The Twickenham Museum
People : Bankers and Politicians

Thomas Moxon
Banker
1762 - 1854

In 1820 Thomas Moxon took a lease of a property known as The Lodge, or sometimes Twickenham Lodge. The property occupied land now bisected by Wellesley Road where it joins the Hampton Road in Twickenham. His landlady was Baroness Howe of Langar who had bought Alexander Pope’s Villa in 1807. By the time of her death in 1835 she had acquired extensive land in the Strawberry Hill area amounting to over 187 acres. Her husband, Sir Wathen Waller (1769-1853) appears to have inherited the estate, so becoming his landlord.

The Lodge can be seen on a map of 1836, held in the Guildhall Library (ref.33238). The house was approached from the Hampton Road, with gardens and two ponds. Beside the house is a complex of buildings, variously named Stable Yard, Rick Yard and Straw Yard, all in different occupation.

Thomas was the son of John Moxon & Mary Norfoe, of Great Yarmouth, where the family had long been established, possibly migrating from Wakefield in Yorkshire. If so, he could claim descent in some form from Joseph Moxon, FRS (1627-91) the mathematician, printer and globe maker to Charles II.

On 23 January 1787 he married Anne Browne (1761-1843), daughter of Simon Browne of Norwich. 7 children of the union have been identified.

Comes to London

Finding his way to London he entered the financial world of the City. Here he met the Goldsmid brothers, Benjamin (c1753-1808) and Abraham (c1756-1810). Their father, Aaron, a Dutch merchant, had come over from Amsterdam in about 1763. The brothers began business together in about 1777 as bill-brokers in London, and became prominent bankers, highly respected in the money market, during the Napoleonic wars. They formed an association with the Baring Bank.

Benjamin was subject to depression and, in 1808 he committed suicide at his Roehampton house. This, compounded by the death of Thomas Baring, forced Abraham to reorganise the business. He had taken Thomas Moxon into partnership, with several others in the 1790s.

In the following year the bank became insolvent. Abraham Goldsmid was joint contractor with the Barings (Baring Brothers & Co) for a government loan, but owing to a depreciation of the scrip, engineered by rivals, he found himself with liabilities amounting to £400,000 and forced into bankruptcy. Abraham copied his brother's example, shooting himself in the grounds of his house at Morden. His partners, including Moxon, were left with the liabilities. By 1816 they had succeeded in discharging three quarters of the debt and in 1820 Parliament annulled the remaining portion, a further 1s. 6d. in the £1 having already been paid. It may have been no coincidence that this year Moxon took a lease on The Lodge and moved to Twickenham with his family. Here he spent the remaining 34 years of his long life.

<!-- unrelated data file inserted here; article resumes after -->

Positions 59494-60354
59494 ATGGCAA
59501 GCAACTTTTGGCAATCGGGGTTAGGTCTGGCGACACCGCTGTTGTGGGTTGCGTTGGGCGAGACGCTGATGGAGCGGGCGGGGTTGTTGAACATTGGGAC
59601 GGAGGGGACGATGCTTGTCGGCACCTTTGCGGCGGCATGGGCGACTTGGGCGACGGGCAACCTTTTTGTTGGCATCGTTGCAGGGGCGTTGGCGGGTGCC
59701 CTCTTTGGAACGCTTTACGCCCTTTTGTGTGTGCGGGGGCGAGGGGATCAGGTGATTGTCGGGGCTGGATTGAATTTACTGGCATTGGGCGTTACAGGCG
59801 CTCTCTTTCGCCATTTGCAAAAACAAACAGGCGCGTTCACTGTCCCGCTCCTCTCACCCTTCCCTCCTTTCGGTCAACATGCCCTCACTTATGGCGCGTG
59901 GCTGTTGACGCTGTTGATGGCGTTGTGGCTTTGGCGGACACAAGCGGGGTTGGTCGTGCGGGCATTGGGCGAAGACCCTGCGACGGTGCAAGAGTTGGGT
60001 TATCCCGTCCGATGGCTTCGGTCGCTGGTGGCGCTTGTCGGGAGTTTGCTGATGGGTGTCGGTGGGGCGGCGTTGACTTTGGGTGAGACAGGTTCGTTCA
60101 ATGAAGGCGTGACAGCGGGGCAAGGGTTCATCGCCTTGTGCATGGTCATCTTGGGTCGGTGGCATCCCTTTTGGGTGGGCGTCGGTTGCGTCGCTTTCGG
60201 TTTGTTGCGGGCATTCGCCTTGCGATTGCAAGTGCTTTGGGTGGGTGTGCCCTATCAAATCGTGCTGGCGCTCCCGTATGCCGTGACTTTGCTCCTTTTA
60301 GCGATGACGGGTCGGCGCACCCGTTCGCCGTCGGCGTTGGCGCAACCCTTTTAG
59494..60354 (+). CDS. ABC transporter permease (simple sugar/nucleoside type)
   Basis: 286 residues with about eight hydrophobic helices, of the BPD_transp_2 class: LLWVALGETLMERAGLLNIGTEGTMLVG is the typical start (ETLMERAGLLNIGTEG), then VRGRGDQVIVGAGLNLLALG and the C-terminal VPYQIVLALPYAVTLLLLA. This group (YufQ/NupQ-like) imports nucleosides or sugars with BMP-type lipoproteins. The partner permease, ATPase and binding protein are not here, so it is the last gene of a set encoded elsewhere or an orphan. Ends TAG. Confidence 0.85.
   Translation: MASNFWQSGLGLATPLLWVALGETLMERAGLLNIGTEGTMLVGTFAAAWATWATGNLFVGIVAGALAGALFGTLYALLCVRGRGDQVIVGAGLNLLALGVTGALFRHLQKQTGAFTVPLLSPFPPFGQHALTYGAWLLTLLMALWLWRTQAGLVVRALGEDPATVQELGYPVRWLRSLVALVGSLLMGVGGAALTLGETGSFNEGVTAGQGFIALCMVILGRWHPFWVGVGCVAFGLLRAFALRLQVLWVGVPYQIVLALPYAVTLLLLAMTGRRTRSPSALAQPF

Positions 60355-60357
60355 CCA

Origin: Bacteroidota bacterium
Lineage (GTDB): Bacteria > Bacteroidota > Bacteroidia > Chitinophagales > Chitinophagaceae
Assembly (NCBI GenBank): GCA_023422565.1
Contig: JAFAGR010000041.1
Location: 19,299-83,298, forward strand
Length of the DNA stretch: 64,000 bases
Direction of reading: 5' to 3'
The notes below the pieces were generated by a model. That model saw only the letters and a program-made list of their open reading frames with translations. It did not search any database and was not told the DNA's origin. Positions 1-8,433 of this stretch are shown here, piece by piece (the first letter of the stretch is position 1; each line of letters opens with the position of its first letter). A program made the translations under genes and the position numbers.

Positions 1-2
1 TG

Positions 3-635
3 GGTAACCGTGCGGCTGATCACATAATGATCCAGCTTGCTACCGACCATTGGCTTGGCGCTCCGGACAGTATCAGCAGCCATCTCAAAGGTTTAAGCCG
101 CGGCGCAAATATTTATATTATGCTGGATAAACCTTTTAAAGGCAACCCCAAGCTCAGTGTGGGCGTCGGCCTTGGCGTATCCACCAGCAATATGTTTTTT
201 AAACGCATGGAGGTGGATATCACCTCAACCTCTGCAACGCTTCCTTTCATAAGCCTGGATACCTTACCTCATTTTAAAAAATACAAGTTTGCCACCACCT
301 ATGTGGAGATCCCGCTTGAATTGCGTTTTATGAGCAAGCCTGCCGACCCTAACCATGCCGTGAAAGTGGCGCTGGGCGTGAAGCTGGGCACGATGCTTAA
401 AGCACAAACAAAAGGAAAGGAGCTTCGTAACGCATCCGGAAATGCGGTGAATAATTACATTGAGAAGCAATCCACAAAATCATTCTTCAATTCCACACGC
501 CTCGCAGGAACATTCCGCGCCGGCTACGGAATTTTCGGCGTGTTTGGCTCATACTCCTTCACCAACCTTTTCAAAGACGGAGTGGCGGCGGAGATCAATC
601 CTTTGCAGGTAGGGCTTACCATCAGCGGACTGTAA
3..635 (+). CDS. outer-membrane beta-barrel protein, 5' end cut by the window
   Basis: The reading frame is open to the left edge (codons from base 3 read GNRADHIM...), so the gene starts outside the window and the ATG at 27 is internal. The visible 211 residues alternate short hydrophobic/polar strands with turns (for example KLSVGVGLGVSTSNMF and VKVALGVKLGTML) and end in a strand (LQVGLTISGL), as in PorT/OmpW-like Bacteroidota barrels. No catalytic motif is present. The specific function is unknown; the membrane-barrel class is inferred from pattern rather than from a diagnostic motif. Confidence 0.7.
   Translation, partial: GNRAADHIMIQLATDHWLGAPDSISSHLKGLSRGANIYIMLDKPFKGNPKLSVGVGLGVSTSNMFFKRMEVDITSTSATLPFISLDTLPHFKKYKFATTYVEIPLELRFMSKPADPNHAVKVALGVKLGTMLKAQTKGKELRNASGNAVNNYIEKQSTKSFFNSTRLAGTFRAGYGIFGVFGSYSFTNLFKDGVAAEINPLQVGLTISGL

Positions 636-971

The Nelson Connection

Abraham Goldsmid lived at Morden Lodge where he was a neighbour of Admiral Viscount Nelson, who had bought the Merton Place estate in 1801. Nelson installed Emma Hamilton there and then bequeathed the property to her. In debt, she went over to France, abandoning the estate, heavily mortgaged as security for loans. In 1809 Abraham's brother Asher bought the property. It was a complicated transaction which may have involved both Abraham and Moxon in its early stages.

Merton Place remained empty for several years, but in 1815 there were a number of sales of the contents prior to demolition of the house. Moxon acquired a chess set for his own use, held to have come from the house. It was offered for sale by Phillips in 1994:

A 19th Century Turned Bone Chess Set, one side stained red the other left natural, rooks as squat castellated turrets with spire finials; white king missing, red queen replaced, king 9cm. high, pawn 4.5cm. high. [together with 34 Chinese Export mother-of-pearl gaming counters 30 wooden draughts counters, and two packs of 19th Century playing cards] …. The chess and gaming pieces were the property of Thomas Moxon of Twickenham 1763-1854 and were, by repute, once in the possession of the first Lord Nelson's family.

Moxon is thought to have known Nelson from childhood schooldays in Norfolk. He certainly knew him well at Morden where he had himself acquired a property, probably before 1800. On the eve of his departure for Trafalgar in 1805 Nelson recounted how he had been able to choose ships and his captains for the anticipated encounter with Villeneuve on 21 October.

Anne Browne & “Phiz”